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Decisions of the Superior Courts of New South Wales, 1788-1899

Hurlett v Macmanus (1832) NSW Sel Cas (Dowling) 876; [1832] NSWSupC 12

Supreme Court rules, when binding

Supreme Court of New South Wales

Hearing, March 1832[1 ]

Source: Dowling, Select Cases, Archives Office of N.S.W., 2/3466


[p. 150] [The rules of practice ordained by the Judges of the Supreme Court are as binding as an act of Parliament until disallowed by his Majesty.][2 ]


Hurlett v Macmanus


Keith called the attention of the Court to the 18th Rule of practice contending that it was contrary to the Statute of George 1st which authorizes a Plaintiff to enter an appearance for a defendant and sign interlocutory judgment.  In this case the Plaintiff had not entered an appearance [p. 151] according to the that statute but proposed to assess damages before the time of pleading was out.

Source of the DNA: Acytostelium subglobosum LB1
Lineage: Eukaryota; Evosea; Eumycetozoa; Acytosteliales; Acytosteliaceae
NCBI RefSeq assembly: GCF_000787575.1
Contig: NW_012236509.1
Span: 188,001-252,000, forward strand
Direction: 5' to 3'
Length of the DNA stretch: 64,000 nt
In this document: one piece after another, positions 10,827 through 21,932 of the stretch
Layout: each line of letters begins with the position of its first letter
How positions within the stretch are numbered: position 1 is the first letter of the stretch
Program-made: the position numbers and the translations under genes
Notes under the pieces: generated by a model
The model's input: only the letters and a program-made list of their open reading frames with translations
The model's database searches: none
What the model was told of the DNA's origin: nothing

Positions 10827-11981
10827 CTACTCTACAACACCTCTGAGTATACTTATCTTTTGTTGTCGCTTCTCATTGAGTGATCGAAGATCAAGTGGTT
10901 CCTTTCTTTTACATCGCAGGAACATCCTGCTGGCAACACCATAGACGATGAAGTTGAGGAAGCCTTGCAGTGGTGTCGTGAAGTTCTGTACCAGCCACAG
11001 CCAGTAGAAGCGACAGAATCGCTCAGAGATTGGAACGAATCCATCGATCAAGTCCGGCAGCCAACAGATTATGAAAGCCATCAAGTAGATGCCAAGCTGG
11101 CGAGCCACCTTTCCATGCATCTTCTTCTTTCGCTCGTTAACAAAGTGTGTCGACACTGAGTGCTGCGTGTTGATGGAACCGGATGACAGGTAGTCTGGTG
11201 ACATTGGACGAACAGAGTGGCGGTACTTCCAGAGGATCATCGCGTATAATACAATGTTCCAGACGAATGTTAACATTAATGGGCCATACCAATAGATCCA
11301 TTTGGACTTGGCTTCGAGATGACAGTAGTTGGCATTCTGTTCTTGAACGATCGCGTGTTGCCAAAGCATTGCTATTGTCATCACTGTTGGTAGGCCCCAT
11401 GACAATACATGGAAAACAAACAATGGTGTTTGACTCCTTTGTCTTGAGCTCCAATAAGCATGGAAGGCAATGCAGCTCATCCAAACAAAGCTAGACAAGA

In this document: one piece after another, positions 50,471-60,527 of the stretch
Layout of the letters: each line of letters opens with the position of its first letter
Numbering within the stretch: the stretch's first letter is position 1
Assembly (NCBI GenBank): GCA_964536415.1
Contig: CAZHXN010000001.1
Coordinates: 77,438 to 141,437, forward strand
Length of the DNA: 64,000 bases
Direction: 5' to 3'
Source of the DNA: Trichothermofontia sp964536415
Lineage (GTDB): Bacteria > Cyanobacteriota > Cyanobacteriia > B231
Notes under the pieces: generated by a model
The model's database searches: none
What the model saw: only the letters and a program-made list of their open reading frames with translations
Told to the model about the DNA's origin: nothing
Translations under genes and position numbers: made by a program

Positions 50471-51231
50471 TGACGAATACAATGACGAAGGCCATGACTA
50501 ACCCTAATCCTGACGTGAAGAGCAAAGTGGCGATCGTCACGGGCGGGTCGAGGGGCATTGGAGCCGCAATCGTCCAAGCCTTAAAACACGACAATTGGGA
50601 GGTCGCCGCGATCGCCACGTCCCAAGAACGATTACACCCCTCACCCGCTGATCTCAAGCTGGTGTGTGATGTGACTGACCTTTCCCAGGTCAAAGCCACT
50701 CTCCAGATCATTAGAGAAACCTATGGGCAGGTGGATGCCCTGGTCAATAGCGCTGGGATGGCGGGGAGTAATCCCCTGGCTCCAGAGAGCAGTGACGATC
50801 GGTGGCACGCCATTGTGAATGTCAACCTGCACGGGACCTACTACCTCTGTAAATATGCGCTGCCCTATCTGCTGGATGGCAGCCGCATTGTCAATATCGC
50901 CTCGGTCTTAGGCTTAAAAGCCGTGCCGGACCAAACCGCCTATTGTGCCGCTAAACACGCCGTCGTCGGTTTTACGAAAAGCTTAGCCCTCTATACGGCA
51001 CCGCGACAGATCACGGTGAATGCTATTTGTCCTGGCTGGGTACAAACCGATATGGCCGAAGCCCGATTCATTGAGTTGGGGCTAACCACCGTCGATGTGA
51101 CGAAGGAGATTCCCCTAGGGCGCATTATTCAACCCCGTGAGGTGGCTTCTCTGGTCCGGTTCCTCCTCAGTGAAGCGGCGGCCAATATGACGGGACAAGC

Per Curiam  This Court has power to make rules of practice which are as binding as an act of Parliament until disallowed by His Majesty.  There is however nothing repugnant in the 18th rule to the act of George.



[1 ] From its position in the Select Cases, it is likely that this hearing took place in early March 1832.  The Rules of the Supreme Court were published by the Sydney Herald on 18 April 1831; and see the Sydney Gazette, 12 April 1831.

[2 ] The action was for assault and battery, which allegedly occurred during a row in a sly grog shop at Kissing Point: Sydney Herald, 9 April 1832.

Published by the Division of Law, Macquarie University